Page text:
The Asian longhorned beetle, Anoplophora glabripennis (ALB), was found in South Carolina in May 2020, which now represents the southernmost infestation in North America. Eradication efforts are underway, but several challenges persist due to the novel climate and environment in which ALB has established. This talk will provide a refresher on ALB biology and identification, as well as established and potential eradication methods being used in South Carolina. We will discuss how ALB likely arrived in the Deep South, and also why the threat of more ALB movement and new infestations is unlikely to cease.


March 31st, 2022, 11:00 AM ET

Tree of Heaven: Management and Identification

Lenny Farlee, Extension Forester, Purdue University


May 5th, 2022. 11:00 AM ET

Forest Pest Damage from the Carbon Sequestration Perspective

Leigh Greenwood, Forest Health Program Director, North America Region, The Nature Conservancy


Both native and non-native forest insects and diseases across the contiguous United States are reducing the ability of the nation’s forests to capture and store carbon dioxide. This webinar will describe a study published in Fall 2021 in Frontiers in Forests and Global Change that calculated forests damaged by insects sequestered 69% less carbon than undamaged forests, while those affected by disease sequestered 28% less carbon. The webinar will briefly cover the overarching findings of the study, and then go into depth on what it means from the invasive forest pest perspective- including how to bring this issue to light when discussing prevention and management of forest pests, and what improvements to current actions could further mitigate these sequestration losses.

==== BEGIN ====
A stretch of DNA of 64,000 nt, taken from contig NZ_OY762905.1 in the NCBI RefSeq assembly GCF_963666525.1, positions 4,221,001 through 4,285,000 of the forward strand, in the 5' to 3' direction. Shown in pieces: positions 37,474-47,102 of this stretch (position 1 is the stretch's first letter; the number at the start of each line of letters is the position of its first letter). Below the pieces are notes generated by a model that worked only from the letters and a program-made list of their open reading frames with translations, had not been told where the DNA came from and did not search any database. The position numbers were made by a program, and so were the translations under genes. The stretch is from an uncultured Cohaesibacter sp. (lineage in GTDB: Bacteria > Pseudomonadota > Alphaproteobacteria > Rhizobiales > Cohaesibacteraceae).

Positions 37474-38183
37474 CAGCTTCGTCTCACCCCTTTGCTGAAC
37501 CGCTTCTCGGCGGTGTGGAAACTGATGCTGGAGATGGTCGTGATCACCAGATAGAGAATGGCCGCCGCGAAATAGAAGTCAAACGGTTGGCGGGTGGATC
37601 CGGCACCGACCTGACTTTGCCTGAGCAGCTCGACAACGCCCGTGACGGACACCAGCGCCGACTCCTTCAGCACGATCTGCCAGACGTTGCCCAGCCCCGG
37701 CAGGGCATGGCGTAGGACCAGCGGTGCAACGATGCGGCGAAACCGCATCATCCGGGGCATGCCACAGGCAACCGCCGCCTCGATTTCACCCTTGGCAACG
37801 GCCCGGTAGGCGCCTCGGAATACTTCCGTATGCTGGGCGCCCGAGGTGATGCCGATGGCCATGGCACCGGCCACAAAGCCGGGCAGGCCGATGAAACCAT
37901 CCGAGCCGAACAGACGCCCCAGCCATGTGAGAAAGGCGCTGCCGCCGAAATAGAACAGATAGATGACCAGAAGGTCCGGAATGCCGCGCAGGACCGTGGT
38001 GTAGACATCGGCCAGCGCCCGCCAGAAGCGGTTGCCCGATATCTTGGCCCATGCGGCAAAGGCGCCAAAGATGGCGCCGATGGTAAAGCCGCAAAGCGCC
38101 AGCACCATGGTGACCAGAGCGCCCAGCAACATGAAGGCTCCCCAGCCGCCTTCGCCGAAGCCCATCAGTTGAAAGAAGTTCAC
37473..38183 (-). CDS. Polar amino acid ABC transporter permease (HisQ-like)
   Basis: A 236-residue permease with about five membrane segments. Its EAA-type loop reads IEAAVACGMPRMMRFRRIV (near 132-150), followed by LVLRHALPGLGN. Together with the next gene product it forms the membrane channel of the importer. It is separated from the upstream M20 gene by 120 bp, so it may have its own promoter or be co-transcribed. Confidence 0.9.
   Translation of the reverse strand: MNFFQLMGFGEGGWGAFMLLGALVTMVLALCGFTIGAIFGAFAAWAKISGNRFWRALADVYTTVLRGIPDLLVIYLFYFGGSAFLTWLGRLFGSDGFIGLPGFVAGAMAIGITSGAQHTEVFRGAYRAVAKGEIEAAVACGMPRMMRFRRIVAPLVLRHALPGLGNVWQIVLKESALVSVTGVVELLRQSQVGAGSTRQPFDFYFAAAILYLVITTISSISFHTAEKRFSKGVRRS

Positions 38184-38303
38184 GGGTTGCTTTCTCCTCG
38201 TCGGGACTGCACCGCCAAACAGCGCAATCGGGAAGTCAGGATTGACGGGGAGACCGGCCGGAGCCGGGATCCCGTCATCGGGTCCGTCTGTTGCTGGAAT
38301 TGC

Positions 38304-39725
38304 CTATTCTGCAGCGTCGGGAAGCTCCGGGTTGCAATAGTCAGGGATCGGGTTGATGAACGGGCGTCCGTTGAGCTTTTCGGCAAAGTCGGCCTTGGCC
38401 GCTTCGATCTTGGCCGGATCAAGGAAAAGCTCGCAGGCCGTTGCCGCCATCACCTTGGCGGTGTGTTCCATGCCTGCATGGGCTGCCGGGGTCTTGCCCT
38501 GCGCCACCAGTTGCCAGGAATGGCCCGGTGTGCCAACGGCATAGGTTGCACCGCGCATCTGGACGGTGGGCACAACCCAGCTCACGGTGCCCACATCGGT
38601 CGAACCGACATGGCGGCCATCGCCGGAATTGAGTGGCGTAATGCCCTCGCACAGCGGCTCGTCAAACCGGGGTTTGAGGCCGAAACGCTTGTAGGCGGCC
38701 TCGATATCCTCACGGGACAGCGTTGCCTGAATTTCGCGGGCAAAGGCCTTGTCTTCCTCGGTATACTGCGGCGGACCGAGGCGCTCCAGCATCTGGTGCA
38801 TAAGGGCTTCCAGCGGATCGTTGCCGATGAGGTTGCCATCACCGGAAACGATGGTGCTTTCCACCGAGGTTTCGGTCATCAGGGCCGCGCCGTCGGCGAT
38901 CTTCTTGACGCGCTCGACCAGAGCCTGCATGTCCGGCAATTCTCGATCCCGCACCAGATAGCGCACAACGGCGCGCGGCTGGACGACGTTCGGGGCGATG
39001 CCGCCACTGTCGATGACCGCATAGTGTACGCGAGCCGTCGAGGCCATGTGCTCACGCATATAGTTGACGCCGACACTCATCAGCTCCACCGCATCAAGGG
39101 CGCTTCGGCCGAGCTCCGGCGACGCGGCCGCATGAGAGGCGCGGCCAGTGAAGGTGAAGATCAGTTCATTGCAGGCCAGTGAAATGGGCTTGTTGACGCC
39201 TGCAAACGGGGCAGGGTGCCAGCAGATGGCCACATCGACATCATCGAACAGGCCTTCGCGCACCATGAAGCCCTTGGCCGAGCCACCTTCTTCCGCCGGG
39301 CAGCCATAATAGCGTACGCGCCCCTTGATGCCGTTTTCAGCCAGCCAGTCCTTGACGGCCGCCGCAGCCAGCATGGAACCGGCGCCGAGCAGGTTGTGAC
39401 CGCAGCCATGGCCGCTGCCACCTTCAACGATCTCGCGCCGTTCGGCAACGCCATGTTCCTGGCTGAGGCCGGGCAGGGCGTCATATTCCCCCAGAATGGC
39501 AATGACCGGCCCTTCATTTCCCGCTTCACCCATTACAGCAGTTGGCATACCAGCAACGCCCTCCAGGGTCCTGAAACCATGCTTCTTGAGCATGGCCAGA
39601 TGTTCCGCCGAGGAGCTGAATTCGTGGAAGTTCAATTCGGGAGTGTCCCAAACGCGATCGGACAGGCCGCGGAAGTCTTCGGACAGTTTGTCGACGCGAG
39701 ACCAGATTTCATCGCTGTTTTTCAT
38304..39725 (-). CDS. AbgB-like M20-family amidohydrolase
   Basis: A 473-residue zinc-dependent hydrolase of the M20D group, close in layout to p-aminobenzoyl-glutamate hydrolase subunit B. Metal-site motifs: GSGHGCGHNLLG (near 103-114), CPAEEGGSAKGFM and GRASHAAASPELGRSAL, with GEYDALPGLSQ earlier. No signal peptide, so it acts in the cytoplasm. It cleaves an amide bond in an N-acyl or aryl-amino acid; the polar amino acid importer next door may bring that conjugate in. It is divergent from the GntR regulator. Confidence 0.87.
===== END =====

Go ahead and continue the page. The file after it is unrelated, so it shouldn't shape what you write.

May 26th, 2022, 11:00 AM ET

Breeding for EAB-Resistance: What Does the Future Look like for Ash?

Jennifer Koch, Research Biologist, US Forest Service

EAB threatens the survival of ash trees in the U.S. where it is a common hardwood species especially in riparian and wetland forests. Ash was also used extensively for soil conservation (including wind breaks) and in urban green spaces and streets. Surviving, or “lingering”, ash trees that had maintained healthy canopies for at least two years after all other large ash trees had died were identified in natural forests long-infested by EAB. EAB egg bioassay experiments confirmed that these trees have an increased level of resistance due to defense responses, including death of early instar larvae, larvae with significantly lower weights, or leaves less preferred for feeding by EAB adults. This webinar discusses research now being done to further understand this phenomenon and other findings to develop tree-improvement programs that could be successful in producing EAB resistant seed. Longer term goals include combining the best performing progeny from many families into a second generation seed orchard, so that the seed produced may be used for restoration plantings.


EABU is a program supported by the United States Department of Agriculture's Foresty Service involving Michigan State University, Purdue University and Ohio State University allowing viewers to participat for free. Individuals must register for each session of interest on the Regional Emerald Ash Borer website at: